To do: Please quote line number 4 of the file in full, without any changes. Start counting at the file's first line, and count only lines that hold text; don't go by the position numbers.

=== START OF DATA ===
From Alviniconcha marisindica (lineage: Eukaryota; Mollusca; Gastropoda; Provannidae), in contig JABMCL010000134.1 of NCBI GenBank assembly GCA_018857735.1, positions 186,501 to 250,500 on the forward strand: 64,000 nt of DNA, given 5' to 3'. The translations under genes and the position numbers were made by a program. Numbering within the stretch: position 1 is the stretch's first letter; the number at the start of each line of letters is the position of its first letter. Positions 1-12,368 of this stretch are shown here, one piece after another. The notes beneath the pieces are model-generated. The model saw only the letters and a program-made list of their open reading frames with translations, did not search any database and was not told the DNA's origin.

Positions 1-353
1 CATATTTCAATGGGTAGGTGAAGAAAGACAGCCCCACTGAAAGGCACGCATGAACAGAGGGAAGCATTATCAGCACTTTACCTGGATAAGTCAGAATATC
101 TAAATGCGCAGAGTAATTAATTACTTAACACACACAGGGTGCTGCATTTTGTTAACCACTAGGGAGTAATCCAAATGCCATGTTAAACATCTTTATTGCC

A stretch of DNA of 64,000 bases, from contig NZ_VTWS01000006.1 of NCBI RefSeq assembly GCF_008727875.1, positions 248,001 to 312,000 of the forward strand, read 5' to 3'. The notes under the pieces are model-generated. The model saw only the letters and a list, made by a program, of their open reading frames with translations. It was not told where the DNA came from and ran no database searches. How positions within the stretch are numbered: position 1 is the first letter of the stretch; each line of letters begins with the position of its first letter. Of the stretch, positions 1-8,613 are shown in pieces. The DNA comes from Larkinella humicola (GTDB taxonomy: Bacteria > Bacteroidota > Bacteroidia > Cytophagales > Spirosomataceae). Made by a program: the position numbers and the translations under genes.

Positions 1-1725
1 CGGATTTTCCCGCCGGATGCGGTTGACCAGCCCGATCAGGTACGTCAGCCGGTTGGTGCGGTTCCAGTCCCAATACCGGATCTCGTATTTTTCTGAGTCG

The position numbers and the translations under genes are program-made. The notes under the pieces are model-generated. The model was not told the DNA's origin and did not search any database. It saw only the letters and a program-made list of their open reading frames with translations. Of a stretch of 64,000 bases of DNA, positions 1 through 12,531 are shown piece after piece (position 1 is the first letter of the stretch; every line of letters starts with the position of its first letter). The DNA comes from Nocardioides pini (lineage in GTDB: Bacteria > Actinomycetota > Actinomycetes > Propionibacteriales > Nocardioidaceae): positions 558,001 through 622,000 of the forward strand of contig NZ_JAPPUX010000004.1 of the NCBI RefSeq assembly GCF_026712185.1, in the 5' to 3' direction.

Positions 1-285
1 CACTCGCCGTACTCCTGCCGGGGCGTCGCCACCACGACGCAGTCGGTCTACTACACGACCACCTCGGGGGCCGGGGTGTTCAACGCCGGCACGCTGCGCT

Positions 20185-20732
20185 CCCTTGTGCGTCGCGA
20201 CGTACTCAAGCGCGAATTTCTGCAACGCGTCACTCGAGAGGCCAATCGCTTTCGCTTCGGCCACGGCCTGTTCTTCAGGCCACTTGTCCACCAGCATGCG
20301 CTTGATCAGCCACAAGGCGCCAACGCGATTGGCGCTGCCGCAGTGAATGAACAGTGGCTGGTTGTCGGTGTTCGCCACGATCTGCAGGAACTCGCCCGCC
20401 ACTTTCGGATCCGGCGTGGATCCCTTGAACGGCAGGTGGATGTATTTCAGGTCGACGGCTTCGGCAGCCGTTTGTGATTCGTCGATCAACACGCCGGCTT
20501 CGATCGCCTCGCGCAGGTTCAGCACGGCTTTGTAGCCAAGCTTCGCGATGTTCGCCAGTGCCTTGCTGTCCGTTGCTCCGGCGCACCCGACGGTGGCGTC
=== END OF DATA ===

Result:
101 TAAATGCGCAGAGTAATTAATTACTTAACACACACAGGGTGCTGCATTTTGTTAACCACTAGGGAGTAATCCAAATGCCATGTTAAACATCTTTATTGCC